Research

Future Research

My project is an attempt to reconcile two seemingly disparate trends in political philosophy. On the one hand, philosophers increasingly reject theories of justice that excessively focus on the distribution of material goods because these theories lack an appropriate regard for the ways in which political, social, and economic relationships can undermine a person's status as free and equal even under conditions of material prosperity. I am especially interested in those views that concentrate on the way in which relations of superior power represent a substantial threat to political freedom, which I call domination oriented relational egalitarianism (DORE). On the other hand, political philosophers have recognized a need to grapple with issues that move beyond the paradigmatic case of citizens in a common order. As a consequence, there is a growing interest in global governance institutions, immigration policy, and our relationship with future generations. Yet, there are at least two reasons why it is difficult to determine how agents can be appropriately responsive to the values described by DORE in these non-paradigmatic cases. First, the underlying social, economic, and political relationships are nonexistent, inchoate, or imperfectly coordinated with each other. Second, the standard solutions to the problem of domination normally make reference to a shared constitutional order that allows for the non-arbitrary exercise of power. Yet, this shared order appears to be lacking in these global and intergenerational contexts. My research project describes how to meaningfully apply DORE to these boundary cases.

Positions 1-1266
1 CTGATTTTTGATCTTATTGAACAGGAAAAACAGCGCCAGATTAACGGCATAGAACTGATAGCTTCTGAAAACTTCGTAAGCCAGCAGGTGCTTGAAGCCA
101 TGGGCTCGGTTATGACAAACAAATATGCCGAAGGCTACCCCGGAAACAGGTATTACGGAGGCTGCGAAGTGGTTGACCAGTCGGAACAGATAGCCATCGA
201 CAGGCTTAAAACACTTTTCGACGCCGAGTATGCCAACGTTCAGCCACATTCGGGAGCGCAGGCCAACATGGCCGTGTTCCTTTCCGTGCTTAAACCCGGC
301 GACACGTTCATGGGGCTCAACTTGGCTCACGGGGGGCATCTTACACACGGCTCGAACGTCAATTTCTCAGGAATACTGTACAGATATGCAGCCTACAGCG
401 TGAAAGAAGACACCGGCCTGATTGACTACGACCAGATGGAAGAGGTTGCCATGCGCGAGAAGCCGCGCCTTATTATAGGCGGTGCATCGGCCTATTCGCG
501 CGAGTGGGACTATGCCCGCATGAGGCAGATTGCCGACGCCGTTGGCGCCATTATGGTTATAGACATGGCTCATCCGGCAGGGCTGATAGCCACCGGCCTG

For more detail on how this analysis can be applied to issues in social and political philosophy, see my full research statement.

Dissertation

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Committee

Publications

Works in Progress